Digital WDR

Hi, This is my first post here. I must say IPVM is a very interesting platform for surveillance professionals, since we get an unbiased view. Thanks John.

I have a very basic question. Of late I am seeing very high values of WDR in range of 120dB (esp in cameras using Sony Effio) and they are termed as Digital WDR. What is Digital WDR and how is it different from actual WDR values we see in datasheets of reputed mfg like Bosch, Panasonic, etc.

I read somewhere that there are two types of WDR -

a) WDR achieved by double exposure: one exposure with longer exposure time to get the detail in dark area and the another is taken with shorter exposure time to get the detail in very bright area. Then the two pictures are combined in the DSP of camera to a single frame OR

b) Digital WDR which is available in low end cameras

It will be great if you guys can throw some light, so I can educate the customer to make the right choice.

First there is BLC. Which over exposes the image to reveal shadow detail at the complete loss of bright area detail.

Digital WDR is an vendor specific algorithm that boosts brightness selectively in the shadow regions of the image without overexposing the bright parts of the image. It is useful both day and night if properly implemented. However, this does not deal with reflective windows or strong sunlight.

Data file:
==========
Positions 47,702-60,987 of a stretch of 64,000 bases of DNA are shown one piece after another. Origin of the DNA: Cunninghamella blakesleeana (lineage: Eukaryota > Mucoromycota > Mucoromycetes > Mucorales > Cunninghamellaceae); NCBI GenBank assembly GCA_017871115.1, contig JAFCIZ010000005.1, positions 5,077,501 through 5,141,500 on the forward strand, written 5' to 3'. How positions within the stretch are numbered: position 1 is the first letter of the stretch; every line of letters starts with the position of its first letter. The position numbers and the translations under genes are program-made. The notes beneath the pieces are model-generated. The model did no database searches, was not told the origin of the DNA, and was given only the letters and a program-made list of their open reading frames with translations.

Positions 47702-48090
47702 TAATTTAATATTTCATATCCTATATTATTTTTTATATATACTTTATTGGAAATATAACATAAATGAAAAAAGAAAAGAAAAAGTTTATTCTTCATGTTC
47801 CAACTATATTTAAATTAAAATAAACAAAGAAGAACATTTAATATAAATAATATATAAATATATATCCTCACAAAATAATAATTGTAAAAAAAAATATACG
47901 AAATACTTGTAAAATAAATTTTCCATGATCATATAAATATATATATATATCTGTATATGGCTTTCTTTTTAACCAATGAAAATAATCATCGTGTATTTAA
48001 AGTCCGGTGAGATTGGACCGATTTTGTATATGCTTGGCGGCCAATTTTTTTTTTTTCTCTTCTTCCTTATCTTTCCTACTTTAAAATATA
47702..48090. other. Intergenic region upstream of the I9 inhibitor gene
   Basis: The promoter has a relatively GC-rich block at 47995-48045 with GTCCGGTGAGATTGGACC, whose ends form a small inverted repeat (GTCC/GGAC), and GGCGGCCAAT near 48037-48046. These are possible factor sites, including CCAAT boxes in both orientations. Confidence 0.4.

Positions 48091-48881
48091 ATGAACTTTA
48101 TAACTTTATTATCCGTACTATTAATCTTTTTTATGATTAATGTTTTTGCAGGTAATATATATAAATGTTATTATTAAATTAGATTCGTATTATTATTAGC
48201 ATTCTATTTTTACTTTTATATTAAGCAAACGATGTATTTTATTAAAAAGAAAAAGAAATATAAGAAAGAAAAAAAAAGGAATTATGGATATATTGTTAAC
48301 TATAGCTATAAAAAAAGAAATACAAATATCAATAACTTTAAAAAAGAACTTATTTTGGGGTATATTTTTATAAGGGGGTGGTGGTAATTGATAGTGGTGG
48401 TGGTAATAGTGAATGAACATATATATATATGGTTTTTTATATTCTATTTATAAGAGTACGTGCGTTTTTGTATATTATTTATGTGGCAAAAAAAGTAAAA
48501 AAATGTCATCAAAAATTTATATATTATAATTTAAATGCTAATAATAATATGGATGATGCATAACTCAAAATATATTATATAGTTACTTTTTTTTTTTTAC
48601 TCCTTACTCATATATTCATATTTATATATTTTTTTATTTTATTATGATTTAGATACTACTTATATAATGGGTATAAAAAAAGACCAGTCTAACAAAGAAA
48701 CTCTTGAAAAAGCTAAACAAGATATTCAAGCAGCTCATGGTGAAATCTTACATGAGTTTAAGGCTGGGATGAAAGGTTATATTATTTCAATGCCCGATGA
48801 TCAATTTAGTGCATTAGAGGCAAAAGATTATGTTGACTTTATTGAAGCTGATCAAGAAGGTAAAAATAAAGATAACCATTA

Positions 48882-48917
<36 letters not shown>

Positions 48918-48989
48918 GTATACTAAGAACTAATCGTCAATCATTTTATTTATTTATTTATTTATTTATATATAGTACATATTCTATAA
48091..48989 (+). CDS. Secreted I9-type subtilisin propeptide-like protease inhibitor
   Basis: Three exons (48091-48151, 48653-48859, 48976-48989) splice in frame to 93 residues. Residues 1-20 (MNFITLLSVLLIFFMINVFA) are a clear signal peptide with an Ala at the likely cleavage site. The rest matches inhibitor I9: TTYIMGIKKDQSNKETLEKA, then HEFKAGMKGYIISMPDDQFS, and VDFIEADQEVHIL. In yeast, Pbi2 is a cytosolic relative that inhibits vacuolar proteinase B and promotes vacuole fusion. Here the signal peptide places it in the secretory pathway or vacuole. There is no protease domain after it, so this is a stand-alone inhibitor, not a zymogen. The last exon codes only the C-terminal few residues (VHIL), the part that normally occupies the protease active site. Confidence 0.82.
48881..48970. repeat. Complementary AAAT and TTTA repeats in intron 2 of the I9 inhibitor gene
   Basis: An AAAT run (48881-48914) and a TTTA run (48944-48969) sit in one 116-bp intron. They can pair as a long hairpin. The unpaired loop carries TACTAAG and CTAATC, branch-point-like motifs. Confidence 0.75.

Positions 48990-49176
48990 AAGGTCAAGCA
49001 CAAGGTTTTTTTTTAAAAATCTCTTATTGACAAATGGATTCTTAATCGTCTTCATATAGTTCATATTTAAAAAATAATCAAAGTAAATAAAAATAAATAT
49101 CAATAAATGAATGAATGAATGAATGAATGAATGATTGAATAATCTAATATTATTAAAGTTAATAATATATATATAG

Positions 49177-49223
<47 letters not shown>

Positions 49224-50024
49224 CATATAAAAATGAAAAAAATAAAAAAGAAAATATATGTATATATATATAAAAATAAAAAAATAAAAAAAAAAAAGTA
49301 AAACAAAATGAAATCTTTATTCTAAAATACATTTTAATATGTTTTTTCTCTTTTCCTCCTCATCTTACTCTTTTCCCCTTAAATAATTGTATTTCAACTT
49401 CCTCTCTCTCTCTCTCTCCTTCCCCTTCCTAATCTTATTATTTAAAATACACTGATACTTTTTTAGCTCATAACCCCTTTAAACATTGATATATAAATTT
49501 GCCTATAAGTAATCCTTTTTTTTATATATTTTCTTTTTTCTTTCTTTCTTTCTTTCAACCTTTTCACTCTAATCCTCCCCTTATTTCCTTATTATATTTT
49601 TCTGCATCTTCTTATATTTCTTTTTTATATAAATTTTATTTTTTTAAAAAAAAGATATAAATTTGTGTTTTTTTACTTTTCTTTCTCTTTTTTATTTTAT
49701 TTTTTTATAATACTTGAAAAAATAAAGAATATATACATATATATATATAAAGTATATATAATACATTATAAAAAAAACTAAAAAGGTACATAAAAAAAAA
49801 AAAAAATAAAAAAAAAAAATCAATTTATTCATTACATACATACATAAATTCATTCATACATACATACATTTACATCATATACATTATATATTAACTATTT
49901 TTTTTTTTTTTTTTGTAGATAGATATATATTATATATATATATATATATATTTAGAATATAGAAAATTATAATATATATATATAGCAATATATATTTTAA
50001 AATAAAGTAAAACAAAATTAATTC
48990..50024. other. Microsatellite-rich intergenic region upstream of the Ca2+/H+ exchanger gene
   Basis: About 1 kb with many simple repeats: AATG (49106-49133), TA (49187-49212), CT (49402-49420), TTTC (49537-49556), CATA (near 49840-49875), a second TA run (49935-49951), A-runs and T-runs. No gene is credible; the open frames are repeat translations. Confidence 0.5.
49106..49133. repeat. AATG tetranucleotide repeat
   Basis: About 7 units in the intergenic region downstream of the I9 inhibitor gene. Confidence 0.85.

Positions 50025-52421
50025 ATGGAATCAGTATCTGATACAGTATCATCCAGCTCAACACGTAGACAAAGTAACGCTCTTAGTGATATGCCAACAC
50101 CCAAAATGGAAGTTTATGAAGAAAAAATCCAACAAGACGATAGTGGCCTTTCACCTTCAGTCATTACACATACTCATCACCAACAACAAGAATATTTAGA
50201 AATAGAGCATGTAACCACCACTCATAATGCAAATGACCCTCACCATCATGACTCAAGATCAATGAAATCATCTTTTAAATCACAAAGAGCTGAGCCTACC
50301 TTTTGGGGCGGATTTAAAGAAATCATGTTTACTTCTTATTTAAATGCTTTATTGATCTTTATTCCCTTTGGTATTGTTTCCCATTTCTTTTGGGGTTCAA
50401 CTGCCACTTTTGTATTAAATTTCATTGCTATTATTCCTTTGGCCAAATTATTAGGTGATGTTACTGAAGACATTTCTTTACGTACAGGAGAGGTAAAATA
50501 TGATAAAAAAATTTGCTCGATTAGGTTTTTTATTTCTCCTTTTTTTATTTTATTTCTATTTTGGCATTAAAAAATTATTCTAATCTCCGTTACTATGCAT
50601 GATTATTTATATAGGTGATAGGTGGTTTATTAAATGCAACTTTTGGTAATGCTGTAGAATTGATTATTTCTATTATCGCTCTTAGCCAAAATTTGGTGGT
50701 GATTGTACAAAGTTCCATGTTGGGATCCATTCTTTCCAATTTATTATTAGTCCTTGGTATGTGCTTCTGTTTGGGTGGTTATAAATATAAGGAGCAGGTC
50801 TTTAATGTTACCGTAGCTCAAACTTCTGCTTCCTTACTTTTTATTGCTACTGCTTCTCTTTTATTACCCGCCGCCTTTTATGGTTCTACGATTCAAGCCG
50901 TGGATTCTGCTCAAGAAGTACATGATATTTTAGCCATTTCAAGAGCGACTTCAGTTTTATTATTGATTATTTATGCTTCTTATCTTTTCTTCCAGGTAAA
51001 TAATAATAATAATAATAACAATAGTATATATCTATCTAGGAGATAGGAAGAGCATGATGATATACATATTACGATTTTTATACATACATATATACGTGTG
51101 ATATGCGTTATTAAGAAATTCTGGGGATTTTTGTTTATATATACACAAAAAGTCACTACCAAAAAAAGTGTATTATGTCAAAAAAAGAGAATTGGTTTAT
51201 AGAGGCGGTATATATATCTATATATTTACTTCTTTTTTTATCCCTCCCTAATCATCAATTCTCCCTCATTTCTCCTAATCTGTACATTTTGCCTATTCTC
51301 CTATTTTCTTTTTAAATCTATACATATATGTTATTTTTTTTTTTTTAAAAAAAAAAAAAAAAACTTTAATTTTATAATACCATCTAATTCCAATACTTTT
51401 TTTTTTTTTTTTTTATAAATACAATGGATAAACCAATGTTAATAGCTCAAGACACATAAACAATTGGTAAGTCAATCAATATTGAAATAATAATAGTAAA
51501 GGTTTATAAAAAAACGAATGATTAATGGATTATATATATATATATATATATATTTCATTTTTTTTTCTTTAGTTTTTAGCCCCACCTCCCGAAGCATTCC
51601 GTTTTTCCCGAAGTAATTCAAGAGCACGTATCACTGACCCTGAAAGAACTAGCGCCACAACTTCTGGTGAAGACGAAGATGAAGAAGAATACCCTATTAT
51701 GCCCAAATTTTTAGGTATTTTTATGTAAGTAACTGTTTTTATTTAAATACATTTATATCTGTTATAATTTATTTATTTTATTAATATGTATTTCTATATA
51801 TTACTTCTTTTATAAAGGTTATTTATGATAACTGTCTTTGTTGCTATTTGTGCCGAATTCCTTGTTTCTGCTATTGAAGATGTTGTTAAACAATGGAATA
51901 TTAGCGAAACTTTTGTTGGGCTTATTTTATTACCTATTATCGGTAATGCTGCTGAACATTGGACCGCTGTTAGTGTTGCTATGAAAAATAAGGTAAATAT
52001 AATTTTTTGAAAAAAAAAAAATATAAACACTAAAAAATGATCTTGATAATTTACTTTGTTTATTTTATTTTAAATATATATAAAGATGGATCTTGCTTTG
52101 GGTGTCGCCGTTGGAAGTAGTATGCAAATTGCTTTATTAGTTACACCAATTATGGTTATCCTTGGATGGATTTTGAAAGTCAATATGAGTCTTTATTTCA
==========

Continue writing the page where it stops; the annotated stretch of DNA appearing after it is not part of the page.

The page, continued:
True WDR averages a BLCed imaged with a normally exposured image to get a balanced even image. However, higher shutter speeds are needed to achieve this so night vision suffers unless its intelligently turned off at night.

From the trade show demos, Pelco's SureVision technilogy appears to be a very intelligent mix of adaptive HLC, DWDR and True WDR. It would be great if IPVM could test one of these to verify the claims.

Bohan, we tested SureVision when they first released the line. Pelco tells us a second generation is coming this year with improved performance, and we'll test that when it's available.

Neel, welcome!

In general, I would ignore digital WDR entirely as it rarely, if ever makes a practical difference. Worse, the gap in maximum performance between digital WDR and multi-exposure WDR is significant.

Finally, ignore dB ratings as they are not standardized across manufacturers and many vendors take liberties in picking very high ratings that have no correlation to their actual competitive performance.

I've found Dahua's digital WDR in their 2MP mini-domes helps somewhat in certain circumstances, but yeah, it's not something I would trust to extreme situations that would normally be handled with true multi-exposure WDR or things like Panasonic's SuperDynamic.

Point of interest: we've been using the WV-CW504 SD5 (and earlier, CW484) analog domes for the front doors on one customer's sites... however, they wanted an HD camera for their next upcoming site, so we decided to try an Axis P3384-V, since they've worked really well for their contrasty indoor lighting on the last couple sites. Will report back once that install is completed :)

Thanks guys, Security Industry is still at a very nascent stage. Educating the customer on the correct buy is extremely important. With likes of Hikvision, Dahua prevelant, it is very important that customer knows the face and take an infomed decision. Thanks guys!!!